Rental Housing: Insurance Protection for Tenants and Landlords

The number of renter households grew by nearly 9 million between 2005 and 2015, the largest increase of any 10-year period on record. In fact, renters have accounted for all the net growth in households since 2005.1

New renters who are just striking out on their own may not realize that a landlord’s insurance policy typically will not provide financial protection against the destruction or loss of the renters’ possessions. Unfortunately, a 2015 poll found that only 40% of people who rent their homes have their own renters policy, which means a majority of renters are leaving themselves exposed to financial losses if their belongings are stolen or damaged.2

It’s important for both renters and landlords to protect themselves from potential damage and liability costs associated with weather-related disasters, normal household hazards, and random accidents.

Coverage for Renters
Renters insurance provides protection (up to the policy limits) for loss of belongings resulting from fire, smoke, windstorm, lightning, vandalism, theft, an explosion, or a water problem. (Damage from flooding, however, is not covered.) A renters policy also provides liability protection in the event someone is injured in the home; and if the home becomes unlivable due to a covered peril, renters coverage may pay for the renters’ living expenses while the property is being repaired.

Some property owners only lease to tenants who show proof of renters insurance. The extra protection might prevent a tenant from suing a landlord in the event of a fire or other mishap on the property. The good news is that renters insurance is relatively inexpensive, but the cost varies depending on where the home is located and how much insurance coverage is needed.   

Coverage for Landlords
Dedicated landlord policies differ from standard policies for owner-occupied properties because they are designed for people who own investment or vacation property that is rented to others. However, some homeowners may occasionally rent out their primary homes to out-of-town visitors in need of lodging or “swap” their homes for accommodations in a place they want to visit.

The type of coverage needed depends in part on whether the landlord is renting out the property temporarily or on a long-term basis.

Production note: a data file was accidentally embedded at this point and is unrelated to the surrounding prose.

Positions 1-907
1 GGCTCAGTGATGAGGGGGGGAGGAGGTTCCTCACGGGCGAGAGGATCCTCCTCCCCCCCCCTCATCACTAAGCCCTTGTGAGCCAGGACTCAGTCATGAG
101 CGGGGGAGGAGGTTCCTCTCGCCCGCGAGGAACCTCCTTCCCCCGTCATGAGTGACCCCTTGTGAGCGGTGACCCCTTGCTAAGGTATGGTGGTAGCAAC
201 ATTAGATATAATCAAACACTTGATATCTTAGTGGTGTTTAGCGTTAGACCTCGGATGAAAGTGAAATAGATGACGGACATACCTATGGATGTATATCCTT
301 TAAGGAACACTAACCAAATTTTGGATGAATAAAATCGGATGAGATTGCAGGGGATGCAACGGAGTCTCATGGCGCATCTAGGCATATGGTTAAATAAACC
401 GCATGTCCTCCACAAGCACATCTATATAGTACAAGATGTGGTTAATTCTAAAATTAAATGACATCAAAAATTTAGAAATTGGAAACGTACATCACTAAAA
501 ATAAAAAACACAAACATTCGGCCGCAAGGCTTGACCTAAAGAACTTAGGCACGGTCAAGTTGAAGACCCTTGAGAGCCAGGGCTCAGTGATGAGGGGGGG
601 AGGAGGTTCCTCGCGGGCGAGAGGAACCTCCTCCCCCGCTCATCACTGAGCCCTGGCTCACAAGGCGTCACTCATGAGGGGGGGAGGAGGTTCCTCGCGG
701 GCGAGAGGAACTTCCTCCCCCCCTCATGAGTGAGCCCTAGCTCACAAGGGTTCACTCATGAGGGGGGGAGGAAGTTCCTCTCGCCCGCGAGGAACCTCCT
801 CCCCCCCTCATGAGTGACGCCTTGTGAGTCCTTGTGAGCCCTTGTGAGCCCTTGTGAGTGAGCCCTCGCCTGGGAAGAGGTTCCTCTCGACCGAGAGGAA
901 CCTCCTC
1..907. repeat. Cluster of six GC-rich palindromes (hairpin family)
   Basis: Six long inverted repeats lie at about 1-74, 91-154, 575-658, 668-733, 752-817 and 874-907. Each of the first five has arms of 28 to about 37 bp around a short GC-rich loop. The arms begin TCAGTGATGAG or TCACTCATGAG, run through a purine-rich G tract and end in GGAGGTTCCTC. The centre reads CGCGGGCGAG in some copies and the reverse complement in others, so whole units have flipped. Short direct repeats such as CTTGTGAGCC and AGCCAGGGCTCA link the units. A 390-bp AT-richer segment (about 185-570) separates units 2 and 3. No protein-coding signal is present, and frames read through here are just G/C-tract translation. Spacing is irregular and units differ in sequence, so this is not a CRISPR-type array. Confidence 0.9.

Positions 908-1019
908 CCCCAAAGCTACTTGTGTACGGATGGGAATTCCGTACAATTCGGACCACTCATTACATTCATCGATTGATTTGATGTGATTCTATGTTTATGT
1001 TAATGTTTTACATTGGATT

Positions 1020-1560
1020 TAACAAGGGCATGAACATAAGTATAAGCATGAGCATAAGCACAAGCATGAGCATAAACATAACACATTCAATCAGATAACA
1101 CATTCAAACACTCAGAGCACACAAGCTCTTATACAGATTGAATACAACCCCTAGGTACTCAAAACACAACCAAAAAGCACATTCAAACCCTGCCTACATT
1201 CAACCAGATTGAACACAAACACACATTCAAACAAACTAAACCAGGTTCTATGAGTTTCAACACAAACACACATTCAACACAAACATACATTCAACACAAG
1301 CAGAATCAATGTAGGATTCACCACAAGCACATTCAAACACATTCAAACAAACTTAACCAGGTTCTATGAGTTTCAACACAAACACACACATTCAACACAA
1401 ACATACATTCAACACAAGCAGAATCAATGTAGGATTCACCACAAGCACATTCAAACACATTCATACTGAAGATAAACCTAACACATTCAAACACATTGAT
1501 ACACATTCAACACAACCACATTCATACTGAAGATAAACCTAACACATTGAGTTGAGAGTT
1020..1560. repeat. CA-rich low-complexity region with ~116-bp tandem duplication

Long-term lease. A landlord or rental dwelling policy is required if the home will be rented for a long period of time. These policies help cover physical damage of the home and other structures for covered perils, any contents that belong to the owner, lost income resulting from damage to the building, and legal fees and liability (up to the policy limits) in the event that a tenant or other individual is injured on the property.

Short-term lease. A landlord who plans to rent all or part of his or her primary home for a short period of time (such as a week or several weekends) should check with the insurer. Some insurance companies will allow a short-term rental if notified in advance, whereas others will require an endorsement to the existing homeowners or renters policy.

Regular short-term rentals. Generally, renting a home on a regular basis qualifies as a business, which is not covered by a standard homeowners policy. For appropriate coverage, a business policy designed to cover a hotel or a bed and breakfast should be purchased.

Whether you are a landlord or a renter, you may want to consult an insurance professional to learn more about the different coverage options available to you.

1) Joint Center for Housing Studies of Harvard University, 2016
2) Insurance Information Institute, 2015


The information in this article is not intended as tax or legal advice, and it may not be relied on for the purpose of avoiding any federal tax penalties. You are encouraged to seek tax or legal advice from an independent professional advisor. The content is derived from sources believed to be accurate. Neither the information presented nor any opinion expressed constitutes a solicitation for the purchase or sale of any security. This material was written and prepared by Emerald. Copyright 2016 Emerald Connect, LLC.